3 Representation of the program as an hierarchy of intervals

The whole program is an interval of the highest (zero) level. This interval can contain several intervals of the next (first) level. Parallel loop, sequential loop, and any statement sequence marked by the programmer and whose execution is always started from the first statement and completed on last statement can be considered as an interval. First level intervals can contain second level intervals etc.

Time characteristics are calculated not only for the whole program, but also for each interval in it. Repeated execution of an interval can be considered as the execution of a separate program containing the multiplied interval statement sequence, which was executed during the real parallel program execution, on the same processors. Actually, the characteristics of the intervals, which are executed many times, are accumulated during each execution of the intervals. Intervals that belong to the same higher level interval are identified by the source file name and a line number in the file, which corresponds to the beginning of the interval, and optionally by some integer number attributed to the interval by the programmer.

Interval program splitting is controlled on the program compilation stage. Programmer can set such compilation modes when parallel loops or sequential loops, containing parallel loops, or all sequential loops in the program, or marked program statement sequences will be intervals. Compiler’s options, that control program splitting on intervals are explained in corresponding user manuals (see “C-DVM compiler user guide”, “Fortran-DVM compiler user guide”).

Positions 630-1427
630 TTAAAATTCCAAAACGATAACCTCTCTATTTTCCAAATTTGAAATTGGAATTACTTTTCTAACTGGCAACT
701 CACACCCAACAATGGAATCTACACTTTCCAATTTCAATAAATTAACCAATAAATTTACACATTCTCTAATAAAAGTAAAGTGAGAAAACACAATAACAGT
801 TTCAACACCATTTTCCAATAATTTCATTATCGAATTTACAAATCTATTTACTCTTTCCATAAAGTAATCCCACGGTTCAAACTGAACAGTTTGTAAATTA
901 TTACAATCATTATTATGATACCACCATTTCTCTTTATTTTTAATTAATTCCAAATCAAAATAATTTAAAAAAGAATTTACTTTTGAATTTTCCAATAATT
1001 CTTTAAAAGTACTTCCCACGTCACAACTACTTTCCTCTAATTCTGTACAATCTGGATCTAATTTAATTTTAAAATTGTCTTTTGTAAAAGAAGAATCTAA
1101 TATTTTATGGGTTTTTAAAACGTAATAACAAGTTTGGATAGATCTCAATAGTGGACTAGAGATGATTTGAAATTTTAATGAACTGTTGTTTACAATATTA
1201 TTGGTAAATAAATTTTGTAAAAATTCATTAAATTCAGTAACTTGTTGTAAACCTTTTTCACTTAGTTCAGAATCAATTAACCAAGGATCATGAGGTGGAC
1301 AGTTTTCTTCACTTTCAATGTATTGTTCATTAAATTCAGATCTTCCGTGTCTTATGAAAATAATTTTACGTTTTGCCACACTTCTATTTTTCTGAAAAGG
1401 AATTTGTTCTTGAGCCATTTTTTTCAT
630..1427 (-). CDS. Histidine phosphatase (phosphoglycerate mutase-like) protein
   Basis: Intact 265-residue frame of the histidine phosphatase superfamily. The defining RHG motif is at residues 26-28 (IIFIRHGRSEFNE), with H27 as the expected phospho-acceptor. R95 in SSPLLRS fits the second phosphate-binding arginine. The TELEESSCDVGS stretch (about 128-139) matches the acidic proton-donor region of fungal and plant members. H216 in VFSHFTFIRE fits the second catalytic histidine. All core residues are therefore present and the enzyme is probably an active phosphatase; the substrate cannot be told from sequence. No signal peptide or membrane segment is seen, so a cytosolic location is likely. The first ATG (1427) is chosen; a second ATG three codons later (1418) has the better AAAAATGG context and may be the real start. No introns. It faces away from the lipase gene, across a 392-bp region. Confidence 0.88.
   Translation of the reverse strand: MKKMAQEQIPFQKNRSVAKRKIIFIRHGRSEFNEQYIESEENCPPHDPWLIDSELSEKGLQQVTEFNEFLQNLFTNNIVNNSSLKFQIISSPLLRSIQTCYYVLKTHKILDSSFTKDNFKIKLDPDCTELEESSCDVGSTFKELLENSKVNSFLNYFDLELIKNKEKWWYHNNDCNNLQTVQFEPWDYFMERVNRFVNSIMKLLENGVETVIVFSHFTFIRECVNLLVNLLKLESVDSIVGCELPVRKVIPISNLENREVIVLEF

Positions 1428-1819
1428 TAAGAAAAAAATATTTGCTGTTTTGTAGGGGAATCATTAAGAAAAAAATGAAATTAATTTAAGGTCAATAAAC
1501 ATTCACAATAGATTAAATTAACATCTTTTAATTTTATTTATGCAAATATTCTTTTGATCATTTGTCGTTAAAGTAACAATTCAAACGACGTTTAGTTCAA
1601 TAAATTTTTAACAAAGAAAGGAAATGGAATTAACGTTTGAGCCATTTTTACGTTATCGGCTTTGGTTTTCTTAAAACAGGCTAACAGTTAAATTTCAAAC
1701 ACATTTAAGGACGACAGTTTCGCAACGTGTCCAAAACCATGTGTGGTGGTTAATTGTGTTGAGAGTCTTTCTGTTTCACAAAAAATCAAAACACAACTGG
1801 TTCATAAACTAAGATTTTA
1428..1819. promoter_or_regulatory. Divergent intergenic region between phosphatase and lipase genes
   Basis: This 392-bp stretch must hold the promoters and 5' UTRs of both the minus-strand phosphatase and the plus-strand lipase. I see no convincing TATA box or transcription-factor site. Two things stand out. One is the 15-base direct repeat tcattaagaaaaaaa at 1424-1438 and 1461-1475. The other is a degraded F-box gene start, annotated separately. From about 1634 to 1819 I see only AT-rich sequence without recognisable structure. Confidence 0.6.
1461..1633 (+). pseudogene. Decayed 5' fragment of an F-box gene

It is necessary to note that when a program performance is debugged, a user must not run the program with real large volume of computations needed for using the program to solve real tasks. He can, for example, limit a number of regular repeated external iterations up to one-two iterations. The program efficiency coefficient, significantly depending on losses on the program parts, which are executed before first iteration or after last iteration completion, can be significantly decreased. But the user can specify external iteration execution as separate interval and debug this interval performance only.

4 Compilation and execution of the program

After splitting the program into intervals it is necessary to perform the following steps:

For convenience, these steps can be performed with the next commands:

  1. For conversion, compilation and linking DVM-program the following commands are provided:

dvm c <C-DVM-program name>
dvm f <F-DVM-program name>

  1. To run the program with trace accumulation for predictor the following command is provided:

dvm runpred < DVM- program name>